As a parent, it's only natural to want to do everything you can to ensure the best possible future for your child. Unfortunately, the process of obtaining financial aid for college can be an overwhelming experience. The cost of higher education has skyrocketed in the last 20 years, leading to an entire industry devoted to helping confused parents find their way through a maze of paperwork.
When your son or daughter fills out the Free Application for Federal Student Aid (FAFSA), he or she will receive a Student Aid Report (SAR) listing your Expected Family Contribution (EFC). This number is what you're expected to contribute to your child's educational expenses, based on your annual income and the other personal data you've provided. If you don't have enough room in your budget to meet the obligation of the EFC, don't panic. This is when you can apply for a federal Parent Loan for Undergraduate Students (PLUS).
To apply for a PLUS loan, you must be a US citizen, US national or permanent resident alien. Your son or daughter must be classified as a dependent student who is attending school on at least a half-time basis. Eligibility for a PLUS loan does require a credit check, but your child will be eligible for an increase in his/her Stafford loans if you are denied a PLUS loan due to poor credit history.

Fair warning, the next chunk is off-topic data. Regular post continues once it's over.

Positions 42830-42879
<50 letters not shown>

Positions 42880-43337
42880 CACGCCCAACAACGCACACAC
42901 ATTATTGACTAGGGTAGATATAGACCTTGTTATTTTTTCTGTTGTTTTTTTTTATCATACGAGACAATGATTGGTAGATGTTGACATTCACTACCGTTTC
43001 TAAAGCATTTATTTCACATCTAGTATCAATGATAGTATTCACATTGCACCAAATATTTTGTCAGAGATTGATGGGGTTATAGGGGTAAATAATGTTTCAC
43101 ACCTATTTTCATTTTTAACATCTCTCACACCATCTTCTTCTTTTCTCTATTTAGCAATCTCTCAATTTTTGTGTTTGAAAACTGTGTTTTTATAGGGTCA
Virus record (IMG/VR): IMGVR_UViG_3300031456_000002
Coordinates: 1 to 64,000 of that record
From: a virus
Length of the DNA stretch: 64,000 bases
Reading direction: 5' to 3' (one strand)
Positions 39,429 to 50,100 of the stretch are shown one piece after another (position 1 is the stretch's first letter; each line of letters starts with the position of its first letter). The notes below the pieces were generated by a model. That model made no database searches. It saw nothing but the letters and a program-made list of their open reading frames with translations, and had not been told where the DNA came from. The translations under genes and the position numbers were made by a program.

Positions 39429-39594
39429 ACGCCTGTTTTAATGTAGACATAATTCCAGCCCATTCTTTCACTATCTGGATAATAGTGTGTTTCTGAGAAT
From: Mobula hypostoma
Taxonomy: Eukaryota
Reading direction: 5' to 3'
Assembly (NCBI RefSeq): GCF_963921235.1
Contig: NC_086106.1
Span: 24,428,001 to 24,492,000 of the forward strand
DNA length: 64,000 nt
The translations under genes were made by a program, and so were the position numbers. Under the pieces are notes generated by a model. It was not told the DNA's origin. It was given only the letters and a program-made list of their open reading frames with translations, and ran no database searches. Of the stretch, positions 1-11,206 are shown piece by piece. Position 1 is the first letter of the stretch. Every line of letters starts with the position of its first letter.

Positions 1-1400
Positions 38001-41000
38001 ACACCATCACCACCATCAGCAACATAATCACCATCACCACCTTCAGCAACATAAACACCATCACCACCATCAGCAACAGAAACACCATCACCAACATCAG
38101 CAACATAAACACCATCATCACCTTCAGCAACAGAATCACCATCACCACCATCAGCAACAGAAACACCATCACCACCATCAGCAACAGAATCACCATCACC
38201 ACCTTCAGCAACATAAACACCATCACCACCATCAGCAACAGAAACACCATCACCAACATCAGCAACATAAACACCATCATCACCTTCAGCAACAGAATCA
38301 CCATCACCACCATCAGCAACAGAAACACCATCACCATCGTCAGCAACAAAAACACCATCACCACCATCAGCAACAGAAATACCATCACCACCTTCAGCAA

PLUS loans are either provided by private banks or directly through the government.
Since PLUS loans are the responsibility of the parent and not the student, there is no repayment grace period. You must begin making loan payments 60 days after receiving the money, with a repayment term of up to 10 years.
If you have PLUS loans for more than one child's educational expenses, loan consolidation services are available. This allows access to extended, income contingent, or graduated repayment plans that can help you better manage your debt burden.
Since the program is not based on financial need, there is no cumulative limit on the amount that you can borrow through a PLUS loan. However, it's best to investigate all possible sources of funding before making your final decision. Alternative private loans, home equity loans, and borrowing from retirement funds may be options for you to consider as well.